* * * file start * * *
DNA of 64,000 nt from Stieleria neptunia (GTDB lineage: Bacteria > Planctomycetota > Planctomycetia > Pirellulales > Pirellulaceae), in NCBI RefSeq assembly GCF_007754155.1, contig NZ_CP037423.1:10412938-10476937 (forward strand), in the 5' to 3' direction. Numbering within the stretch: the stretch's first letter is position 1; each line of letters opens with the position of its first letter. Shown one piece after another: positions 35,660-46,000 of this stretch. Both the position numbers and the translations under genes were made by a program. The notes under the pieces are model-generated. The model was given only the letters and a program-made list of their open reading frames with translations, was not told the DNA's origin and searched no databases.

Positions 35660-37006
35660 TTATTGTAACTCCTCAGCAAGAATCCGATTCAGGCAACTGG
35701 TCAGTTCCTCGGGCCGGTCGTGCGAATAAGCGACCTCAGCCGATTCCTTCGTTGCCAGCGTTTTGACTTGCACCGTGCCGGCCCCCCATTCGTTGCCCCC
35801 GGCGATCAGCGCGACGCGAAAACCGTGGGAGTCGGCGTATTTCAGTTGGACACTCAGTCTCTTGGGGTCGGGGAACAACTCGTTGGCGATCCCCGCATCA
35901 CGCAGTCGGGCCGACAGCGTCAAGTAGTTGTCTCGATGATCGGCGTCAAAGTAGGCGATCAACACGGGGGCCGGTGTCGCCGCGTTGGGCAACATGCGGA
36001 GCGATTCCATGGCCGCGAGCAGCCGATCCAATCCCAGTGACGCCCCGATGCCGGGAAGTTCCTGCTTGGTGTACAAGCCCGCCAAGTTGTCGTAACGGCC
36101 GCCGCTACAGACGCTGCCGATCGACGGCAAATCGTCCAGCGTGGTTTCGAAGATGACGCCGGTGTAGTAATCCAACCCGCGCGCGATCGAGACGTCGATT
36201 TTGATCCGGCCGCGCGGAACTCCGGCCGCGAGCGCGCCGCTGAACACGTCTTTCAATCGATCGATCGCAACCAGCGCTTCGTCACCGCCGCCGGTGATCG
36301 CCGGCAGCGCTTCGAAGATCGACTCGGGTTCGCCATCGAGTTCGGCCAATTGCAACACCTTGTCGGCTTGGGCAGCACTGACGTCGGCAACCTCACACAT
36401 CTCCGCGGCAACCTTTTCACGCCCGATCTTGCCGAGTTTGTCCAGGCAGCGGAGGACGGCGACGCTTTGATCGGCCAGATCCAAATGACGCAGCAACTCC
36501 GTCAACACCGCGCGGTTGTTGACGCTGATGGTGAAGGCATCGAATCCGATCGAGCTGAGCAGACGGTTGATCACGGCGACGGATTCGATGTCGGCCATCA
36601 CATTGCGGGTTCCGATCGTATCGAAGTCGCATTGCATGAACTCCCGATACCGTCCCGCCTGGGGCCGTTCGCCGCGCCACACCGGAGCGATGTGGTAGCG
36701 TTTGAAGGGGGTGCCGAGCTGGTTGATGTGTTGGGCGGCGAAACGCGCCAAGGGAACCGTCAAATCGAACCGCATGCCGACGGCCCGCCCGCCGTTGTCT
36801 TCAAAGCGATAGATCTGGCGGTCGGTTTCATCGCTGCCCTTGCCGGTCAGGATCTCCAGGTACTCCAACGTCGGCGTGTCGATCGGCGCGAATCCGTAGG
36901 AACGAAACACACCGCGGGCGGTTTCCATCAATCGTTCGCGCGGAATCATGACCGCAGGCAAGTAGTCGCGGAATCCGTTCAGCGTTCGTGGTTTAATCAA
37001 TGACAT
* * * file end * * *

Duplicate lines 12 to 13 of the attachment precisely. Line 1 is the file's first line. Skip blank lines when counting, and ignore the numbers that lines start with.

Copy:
36501 GTCAACACCGCGCGGTTGTTGACGCTGATGGTGAAGGCATCGAATCCGATCGAGCTGAGCAGACGGTTGATCACGGCGACGGATTCGATGTCGGCCATCA
36601 CATTGCGGGTTCCGATCGTATCGAAGTCGCATTGCATGAACTCCCGATACCGTCCCGCCTGGGGCCGTTCGCCGCGCCACACCGGAGCGATGTGGTAGCG